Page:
Our furniture is made in Spalding, Lincolnshire using traditional materials and techniques. The unique .Lloyd Loom. paper and wire weave is also made at the factory and its superb quality differentiates our furniture, as do the sturdy beech frames which will last a generation unlike the rattan used in imported copy Lloyd Loom chairs.
Each piece is handmade and coloured to order which enables us to tailor any product to your specification. You are welcome to visit the factory at any time by appointment.
Large rolls of kraft paper are slit and twisted into an immensely strong fibre.
This is wound onto bobbins and mounted on creels which feed the looms
On another machine, the warp is made from paper spun and glued round a fine galvanized steel wire. Paul is checking the tension
The looms then weave a variety of patterns and widths depending on our requirements. Ron is attending to the loom and monitoring quality.
The finished material is stored in rolls of different widths needed for the various processes within furniture manufacture.
One edge is usually plaited in the traditional way, by Joe. It will form the lower edge of the finished chair.
Some chairs are made infrequently and require individual parts to be machined to order. Peter is seen sanding a chair bend.
The components are partially assembled, glued and screwed, ready for the addition of weave. Each type of chair has a different process. In some the seats are separately made; in some they are part of the main frame, as in the seat Mark is assembling here.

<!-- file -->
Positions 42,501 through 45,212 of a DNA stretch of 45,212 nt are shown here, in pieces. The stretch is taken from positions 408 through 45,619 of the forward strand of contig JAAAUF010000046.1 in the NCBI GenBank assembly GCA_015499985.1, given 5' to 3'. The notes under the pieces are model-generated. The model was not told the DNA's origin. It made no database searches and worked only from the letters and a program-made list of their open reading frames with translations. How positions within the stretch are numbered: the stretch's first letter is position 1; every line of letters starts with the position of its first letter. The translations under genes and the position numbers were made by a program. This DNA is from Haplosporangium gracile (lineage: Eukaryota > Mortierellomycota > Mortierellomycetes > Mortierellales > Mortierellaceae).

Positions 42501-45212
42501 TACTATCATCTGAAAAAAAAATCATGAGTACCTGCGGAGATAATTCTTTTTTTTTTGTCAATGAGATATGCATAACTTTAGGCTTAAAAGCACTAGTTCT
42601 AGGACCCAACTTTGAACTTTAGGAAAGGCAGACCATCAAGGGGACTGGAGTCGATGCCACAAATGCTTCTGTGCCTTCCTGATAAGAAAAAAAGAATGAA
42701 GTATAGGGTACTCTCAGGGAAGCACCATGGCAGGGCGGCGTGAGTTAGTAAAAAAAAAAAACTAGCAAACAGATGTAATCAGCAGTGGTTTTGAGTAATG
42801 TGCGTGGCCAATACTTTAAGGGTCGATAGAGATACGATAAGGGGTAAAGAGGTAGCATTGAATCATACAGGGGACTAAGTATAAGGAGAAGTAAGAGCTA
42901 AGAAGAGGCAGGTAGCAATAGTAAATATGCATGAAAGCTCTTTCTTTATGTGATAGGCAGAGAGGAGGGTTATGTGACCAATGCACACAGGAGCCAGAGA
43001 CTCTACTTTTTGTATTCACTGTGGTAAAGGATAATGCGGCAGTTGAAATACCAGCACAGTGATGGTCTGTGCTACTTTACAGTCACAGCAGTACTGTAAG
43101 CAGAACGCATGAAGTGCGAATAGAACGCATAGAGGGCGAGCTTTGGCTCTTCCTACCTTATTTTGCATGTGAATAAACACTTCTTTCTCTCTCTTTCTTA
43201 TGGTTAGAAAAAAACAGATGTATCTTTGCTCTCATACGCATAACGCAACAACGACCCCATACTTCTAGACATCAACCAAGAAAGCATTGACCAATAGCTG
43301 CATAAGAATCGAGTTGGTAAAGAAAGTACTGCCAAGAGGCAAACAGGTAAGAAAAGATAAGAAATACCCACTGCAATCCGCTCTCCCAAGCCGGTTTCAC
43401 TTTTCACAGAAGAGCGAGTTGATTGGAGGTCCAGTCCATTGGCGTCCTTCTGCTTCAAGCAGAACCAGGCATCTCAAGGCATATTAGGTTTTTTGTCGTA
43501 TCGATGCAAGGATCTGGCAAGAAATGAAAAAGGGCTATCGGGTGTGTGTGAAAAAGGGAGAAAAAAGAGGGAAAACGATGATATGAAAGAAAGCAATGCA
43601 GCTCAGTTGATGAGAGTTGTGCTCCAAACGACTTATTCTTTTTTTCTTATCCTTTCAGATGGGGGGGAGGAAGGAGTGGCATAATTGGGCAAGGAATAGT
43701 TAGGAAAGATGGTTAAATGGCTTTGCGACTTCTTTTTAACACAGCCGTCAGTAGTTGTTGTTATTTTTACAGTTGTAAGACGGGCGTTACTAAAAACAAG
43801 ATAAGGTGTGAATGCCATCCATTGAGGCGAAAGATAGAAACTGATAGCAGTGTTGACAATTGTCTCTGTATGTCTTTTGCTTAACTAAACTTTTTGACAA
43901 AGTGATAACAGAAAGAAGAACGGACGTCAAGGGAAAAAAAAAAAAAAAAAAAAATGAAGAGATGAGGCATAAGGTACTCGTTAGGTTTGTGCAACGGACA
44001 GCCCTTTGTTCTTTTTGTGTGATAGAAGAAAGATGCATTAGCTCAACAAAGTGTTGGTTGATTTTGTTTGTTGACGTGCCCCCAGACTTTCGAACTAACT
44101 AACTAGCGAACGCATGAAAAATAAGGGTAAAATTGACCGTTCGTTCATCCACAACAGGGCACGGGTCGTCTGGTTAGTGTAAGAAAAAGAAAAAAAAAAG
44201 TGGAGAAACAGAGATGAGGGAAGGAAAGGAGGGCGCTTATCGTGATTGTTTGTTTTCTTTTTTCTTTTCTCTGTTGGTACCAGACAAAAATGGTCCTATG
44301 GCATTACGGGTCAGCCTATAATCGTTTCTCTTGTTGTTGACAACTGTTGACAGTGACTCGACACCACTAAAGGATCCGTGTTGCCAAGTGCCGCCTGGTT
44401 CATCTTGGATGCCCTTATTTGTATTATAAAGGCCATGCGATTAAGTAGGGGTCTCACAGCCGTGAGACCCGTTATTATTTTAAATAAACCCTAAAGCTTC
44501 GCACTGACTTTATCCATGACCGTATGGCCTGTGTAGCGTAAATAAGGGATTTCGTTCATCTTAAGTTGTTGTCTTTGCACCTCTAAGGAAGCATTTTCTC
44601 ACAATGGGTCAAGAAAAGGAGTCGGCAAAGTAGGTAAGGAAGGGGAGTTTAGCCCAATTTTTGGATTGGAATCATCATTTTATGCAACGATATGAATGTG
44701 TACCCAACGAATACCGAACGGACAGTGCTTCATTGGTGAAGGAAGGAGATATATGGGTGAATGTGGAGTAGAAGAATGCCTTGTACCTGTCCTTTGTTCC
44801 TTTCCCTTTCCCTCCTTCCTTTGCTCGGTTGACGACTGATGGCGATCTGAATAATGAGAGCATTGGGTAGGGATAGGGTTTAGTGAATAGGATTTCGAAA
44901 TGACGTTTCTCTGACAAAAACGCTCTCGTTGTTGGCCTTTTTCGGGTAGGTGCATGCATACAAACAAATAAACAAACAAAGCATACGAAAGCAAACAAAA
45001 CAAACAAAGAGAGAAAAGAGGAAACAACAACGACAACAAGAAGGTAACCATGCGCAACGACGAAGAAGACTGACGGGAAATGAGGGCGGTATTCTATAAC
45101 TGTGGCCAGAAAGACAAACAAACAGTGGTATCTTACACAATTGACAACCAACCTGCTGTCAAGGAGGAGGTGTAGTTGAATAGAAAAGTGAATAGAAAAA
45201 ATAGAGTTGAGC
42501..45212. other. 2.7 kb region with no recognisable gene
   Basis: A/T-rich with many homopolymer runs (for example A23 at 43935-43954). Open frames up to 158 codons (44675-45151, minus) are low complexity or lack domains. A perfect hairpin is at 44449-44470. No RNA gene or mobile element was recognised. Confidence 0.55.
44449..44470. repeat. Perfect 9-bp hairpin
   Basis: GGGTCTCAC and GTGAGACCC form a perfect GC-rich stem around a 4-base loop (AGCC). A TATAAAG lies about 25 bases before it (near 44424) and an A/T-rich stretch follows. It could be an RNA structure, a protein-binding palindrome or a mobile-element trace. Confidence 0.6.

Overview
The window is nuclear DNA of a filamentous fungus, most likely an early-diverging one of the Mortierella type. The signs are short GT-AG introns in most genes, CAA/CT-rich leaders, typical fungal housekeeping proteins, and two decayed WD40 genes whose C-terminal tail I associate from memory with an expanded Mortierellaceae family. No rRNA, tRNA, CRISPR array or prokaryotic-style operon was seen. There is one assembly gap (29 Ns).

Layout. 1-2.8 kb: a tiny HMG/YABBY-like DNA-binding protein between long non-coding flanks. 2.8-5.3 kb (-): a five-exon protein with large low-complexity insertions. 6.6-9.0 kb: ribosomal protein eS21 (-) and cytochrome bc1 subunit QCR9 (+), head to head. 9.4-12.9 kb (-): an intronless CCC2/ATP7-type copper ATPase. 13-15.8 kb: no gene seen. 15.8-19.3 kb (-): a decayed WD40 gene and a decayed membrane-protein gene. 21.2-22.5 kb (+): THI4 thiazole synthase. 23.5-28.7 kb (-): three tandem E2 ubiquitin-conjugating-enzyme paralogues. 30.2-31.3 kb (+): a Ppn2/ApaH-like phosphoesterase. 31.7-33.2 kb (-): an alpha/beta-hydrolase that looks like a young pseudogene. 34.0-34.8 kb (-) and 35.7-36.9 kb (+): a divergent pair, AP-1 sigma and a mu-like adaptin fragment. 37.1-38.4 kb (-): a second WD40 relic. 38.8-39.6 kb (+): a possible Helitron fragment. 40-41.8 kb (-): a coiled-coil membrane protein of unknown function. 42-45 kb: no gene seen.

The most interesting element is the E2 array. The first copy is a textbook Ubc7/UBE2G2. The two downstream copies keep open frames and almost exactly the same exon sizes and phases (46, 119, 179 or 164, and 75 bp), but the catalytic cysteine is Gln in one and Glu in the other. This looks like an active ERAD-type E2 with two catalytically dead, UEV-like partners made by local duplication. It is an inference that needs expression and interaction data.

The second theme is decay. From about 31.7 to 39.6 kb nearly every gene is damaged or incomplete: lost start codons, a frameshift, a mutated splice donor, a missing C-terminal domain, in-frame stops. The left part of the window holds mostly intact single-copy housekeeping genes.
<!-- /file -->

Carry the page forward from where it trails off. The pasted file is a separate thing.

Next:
In some the weave is partially applied at this stage.
Simon preparing a seat. Each wire is stapled to the seat frame to ensure the product can withstand heavy use.
Graham fixing the seat to the sub-assembled bent-wood frame and making preparations for the Weave to be attached.
Steven fixing the frame around the weave which has been attached and will be formed into shape later in the process.
Next comes "upholstery" when the weave is shaped around the frame. This is a very skilled and tough process, since the fabric has great tensile strength and has to be stretched , shaped and hand-woven over all the tight corners.
Peter upholstering the weave to a frame
Robert fixing additional panels to the outside of the chair
Before the excess fabric is trimmed, an additional single wire is stapled along all the cut edges.
All fabric joints and un-plaited edges are finished with braid - even if it is sometimes hidden from view. This is applied over a paper D-section. The braid again has to be re-plaited by hand at all the sharp corners.
Nigel trimming and braiding an edge
Braid being attached to a chair from our Naturals collection- in Pistachio
Much of the upholstery is done with a back light that illuminates the frame perimeter in the weave to ensure good fixing.
Once the Chair is completed the weave is sprayed with PVA glue which bonds the strands and stabilizes the shape. David can be seen spraying a Sereno dining chair
Tables and contemporary furniture.
Tables and contemporary furniture.
A Canterbury table having braid attached
Dave braiding his table
A stack of Canterburys awaiting the colour process
Richard beginning a Linen Basket
After gluing and drying, Alan can be seen preparing a dining chair for spraying using a Fine sanding pad. This will then be sprayed in our tinted lacquers or colours (including the Farrow and Ball colour range).
A Bolero which has received its first coat of water based paint. It will be sanded again and have a final coat once it has dried.
Finally every chair is quality checked by John
Who applies the Lloyd Loom badge and the date to each piece.
Finished chairs await packing
Every item wrapped and packed by Jamie, ready for dispatch.